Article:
China’s Drought Will Make Food More Expensive, UN Says

February 11, 2011 9:17 pm Last Updated: October 1, 2015 5:42 pm

A villager inspects the drought situation on his farmland on January 24, 2011 in Rizhao, Shandong province of China. Severe droughts threatens Northern China's wheat production as the country's food market will likely face a shortage.   (ChinaFotoPress/Getty Images)
A villager inspects the drought situation on his farmland on January 24, 2011 in Rizhao, Shandong province of China. Severe droughts threatens Northern China's wheat production as the country's food market will likely face a shortage. (ChinaFotoPress/Getty Images)
Northern China’s wheat production is threatened by severe droughts, and the country’s food market is likely to face an acute shortage.

On Feb. 8, the Food and Agriculture Organization of the United Nations issued a warning that the severe drought will result in decreased wheat production in China.

The Chicago Board Of Trade responded with an increase in the futures price of wheat, which is now at a two year high.

According to VOA, the United Nations has identified that out of 14 million hectare of wheat, about 5.16 million hectare is affected by the drought. At the same time, the drought may also cause water shortages affecting 2.57 million residents and 2.79 million livestock. This all takes its toll on the wheat prices—flour increased by 8 percent in January.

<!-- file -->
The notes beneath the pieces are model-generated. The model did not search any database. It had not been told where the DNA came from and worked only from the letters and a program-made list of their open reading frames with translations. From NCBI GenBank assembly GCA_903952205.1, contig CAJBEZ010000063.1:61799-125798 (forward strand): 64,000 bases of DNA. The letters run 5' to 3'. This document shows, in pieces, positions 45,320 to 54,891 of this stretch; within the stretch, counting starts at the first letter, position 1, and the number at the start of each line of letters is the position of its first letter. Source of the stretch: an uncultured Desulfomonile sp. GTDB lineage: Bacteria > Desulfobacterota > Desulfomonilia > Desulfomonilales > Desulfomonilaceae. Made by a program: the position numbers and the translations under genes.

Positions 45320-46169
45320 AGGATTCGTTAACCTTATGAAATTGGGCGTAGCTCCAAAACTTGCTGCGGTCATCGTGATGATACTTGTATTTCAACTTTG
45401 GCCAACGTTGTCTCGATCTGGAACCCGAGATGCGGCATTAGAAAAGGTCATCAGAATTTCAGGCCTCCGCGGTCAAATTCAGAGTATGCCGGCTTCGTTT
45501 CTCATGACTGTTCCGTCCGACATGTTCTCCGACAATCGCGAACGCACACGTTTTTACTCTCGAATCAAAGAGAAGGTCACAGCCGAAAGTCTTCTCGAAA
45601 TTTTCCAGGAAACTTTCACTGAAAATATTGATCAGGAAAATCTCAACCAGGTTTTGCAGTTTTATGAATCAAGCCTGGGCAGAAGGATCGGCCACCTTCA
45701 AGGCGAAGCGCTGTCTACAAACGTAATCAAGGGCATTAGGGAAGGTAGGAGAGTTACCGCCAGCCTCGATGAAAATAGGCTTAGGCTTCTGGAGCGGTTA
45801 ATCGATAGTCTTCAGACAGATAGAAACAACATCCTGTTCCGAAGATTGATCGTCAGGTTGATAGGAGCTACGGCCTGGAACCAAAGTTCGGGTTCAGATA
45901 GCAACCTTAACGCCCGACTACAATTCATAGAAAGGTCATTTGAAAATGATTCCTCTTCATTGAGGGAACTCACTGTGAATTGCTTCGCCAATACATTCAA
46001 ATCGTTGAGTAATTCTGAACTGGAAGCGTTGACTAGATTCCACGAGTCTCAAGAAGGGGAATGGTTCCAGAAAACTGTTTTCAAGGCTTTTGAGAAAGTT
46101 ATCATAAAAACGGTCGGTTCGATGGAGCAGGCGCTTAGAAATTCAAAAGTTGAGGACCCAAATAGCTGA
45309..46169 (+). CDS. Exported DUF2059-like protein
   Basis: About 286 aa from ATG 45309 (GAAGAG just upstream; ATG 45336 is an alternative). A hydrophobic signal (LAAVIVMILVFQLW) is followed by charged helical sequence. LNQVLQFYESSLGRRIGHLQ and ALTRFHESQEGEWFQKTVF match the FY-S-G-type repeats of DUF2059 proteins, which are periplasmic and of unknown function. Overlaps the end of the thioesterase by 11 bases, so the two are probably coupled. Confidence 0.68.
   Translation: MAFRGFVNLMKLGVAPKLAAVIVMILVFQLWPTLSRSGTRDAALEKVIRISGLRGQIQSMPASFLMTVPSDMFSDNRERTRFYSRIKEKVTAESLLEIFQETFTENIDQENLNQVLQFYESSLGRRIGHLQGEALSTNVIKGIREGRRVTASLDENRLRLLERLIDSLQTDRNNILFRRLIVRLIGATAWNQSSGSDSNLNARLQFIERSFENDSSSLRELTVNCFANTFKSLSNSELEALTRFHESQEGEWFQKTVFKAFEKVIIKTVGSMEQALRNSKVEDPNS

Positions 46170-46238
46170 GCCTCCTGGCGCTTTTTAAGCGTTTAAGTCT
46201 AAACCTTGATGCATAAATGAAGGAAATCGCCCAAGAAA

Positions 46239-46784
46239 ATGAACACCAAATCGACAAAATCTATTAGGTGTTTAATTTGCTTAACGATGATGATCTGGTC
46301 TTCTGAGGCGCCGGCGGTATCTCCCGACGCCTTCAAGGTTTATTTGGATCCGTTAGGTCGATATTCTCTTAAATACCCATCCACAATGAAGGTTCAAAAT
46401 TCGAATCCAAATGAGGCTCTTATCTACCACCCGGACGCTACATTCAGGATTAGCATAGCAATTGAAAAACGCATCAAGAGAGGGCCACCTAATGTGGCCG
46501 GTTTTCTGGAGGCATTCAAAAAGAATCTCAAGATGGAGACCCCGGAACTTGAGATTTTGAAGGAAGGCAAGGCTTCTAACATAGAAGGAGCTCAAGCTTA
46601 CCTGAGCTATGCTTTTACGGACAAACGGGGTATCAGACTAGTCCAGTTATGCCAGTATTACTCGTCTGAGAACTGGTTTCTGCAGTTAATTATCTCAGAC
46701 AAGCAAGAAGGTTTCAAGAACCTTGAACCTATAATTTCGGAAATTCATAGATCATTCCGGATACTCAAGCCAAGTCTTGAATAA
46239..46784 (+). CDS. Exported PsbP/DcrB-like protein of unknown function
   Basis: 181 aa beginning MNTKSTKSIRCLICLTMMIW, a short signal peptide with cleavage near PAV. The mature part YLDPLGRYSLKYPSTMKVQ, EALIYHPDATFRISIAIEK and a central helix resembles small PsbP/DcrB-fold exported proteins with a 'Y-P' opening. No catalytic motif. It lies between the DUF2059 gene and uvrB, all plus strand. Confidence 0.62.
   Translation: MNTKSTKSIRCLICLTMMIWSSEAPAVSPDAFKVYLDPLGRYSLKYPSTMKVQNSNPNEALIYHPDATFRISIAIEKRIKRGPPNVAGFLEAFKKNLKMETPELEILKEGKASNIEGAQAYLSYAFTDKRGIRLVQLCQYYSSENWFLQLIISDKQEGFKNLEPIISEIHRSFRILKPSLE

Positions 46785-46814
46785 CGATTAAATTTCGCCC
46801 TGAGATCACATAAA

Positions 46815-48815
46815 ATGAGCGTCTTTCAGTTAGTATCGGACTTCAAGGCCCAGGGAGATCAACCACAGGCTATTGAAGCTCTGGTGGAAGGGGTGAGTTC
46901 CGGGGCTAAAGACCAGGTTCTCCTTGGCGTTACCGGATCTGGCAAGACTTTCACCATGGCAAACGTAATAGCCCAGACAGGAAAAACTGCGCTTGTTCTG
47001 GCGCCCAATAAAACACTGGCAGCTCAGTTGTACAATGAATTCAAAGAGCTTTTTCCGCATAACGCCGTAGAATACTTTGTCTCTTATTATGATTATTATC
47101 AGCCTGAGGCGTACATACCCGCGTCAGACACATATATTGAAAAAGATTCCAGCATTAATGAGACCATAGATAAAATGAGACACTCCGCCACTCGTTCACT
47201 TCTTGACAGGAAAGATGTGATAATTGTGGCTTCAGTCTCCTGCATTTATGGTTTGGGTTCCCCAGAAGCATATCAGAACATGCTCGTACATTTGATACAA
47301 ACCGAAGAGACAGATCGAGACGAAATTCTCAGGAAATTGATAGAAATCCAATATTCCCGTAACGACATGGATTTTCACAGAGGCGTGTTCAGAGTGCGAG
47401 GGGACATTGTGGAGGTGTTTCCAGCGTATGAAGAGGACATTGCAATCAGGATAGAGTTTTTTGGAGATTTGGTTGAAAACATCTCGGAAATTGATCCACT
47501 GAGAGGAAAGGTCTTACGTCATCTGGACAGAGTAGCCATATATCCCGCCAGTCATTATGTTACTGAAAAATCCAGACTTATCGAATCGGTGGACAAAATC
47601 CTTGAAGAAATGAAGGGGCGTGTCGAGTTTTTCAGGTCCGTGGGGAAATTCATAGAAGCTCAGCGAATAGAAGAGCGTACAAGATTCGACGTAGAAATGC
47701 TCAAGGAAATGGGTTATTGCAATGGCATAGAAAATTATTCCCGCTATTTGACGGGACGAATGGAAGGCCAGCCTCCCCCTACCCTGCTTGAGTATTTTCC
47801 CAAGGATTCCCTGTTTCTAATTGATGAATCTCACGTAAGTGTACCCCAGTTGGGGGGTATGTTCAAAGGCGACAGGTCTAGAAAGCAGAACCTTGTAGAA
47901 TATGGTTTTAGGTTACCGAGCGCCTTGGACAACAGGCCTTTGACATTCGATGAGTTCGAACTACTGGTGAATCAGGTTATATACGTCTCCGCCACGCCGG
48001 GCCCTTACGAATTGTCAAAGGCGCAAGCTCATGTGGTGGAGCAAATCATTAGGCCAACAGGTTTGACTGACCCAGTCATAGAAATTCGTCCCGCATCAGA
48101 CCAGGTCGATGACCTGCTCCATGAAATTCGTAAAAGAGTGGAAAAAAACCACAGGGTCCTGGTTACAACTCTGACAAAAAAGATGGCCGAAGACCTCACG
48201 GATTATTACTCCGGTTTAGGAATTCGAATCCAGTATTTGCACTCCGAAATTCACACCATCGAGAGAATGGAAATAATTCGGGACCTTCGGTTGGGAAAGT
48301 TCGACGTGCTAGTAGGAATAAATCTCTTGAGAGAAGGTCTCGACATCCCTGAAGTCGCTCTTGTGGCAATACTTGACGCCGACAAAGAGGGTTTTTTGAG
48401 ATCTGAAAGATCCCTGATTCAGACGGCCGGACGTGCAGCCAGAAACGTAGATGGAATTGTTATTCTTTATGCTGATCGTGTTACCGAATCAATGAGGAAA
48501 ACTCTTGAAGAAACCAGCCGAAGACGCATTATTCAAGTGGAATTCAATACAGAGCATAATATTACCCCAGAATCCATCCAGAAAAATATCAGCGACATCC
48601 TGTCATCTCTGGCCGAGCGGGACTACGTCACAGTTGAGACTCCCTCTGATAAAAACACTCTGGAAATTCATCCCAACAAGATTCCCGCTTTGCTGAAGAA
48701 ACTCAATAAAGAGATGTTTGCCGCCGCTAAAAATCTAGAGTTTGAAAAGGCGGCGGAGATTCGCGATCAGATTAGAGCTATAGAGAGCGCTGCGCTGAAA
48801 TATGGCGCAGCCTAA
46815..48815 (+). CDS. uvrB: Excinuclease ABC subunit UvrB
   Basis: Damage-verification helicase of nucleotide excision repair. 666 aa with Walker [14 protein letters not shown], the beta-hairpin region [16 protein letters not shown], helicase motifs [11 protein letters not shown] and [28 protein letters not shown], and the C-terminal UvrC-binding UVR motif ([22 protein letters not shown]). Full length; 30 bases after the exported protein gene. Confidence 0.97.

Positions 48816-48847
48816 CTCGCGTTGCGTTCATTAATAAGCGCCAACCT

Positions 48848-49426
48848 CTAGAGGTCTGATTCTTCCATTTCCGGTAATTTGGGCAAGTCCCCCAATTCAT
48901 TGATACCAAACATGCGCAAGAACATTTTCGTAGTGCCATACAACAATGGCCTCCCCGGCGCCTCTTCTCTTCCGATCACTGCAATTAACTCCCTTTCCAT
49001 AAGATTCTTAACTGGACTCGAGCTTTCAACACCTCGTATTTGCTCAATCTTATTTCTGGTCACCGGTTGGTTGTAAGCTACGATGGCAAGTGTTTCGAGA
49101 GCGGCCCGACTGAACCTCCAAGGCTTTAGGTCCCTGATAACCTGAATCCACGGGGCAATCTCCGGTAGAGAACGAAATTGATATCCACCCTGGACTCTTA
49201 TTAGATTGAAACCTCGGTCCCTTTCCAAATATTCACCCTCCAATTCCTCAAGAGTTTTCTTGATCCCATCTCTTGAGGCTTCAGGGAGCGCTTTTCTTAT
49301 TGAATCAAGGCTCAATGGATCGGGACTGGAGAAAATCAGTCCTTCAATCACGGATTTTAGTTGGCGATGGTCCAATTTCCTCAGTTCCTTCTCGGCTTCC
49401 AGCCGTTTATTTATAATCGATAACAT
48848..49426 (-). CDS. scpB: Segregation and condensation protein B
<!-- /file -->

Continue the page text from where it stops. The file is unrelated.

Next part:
Statistics from the Central Meteorological Observatory show a drastic decrease in precipitation in the northern parts of Huanghe River and Huaihe River since last October, resulting in various degrees of drought in Beijing, Tianjin and seven provinces, with the worst being in Henan and Shandong provinces.

Xinhua News reported that Shandong Province is experiencing the worst drought in 60 years, and that the most severely affected Heze and Jining areas have not been hit so badly in 200 years.

In the State Council Special Meeting for Drought Relief, Hui Liangyu, the director of the State Flood Control and Drought Relief Headquarters, pointed out that the drought in northern China started earlier and is lasting longer. The affected areas are mainly wheat growing regions. The winter drought might change into a spring drought, causing major damage. Forecasts show that the drought is likely to continue.

China is the largest wheat producing country. According to the National Development and Reform Commission (NDRC), China’s ratio of grain reserve to consumption is about 40 percent, which is much higher than the internationally accepted safe limit of 17 to 18 percent. However, as China starts to import food in larger quantities, it will affect international food prices.

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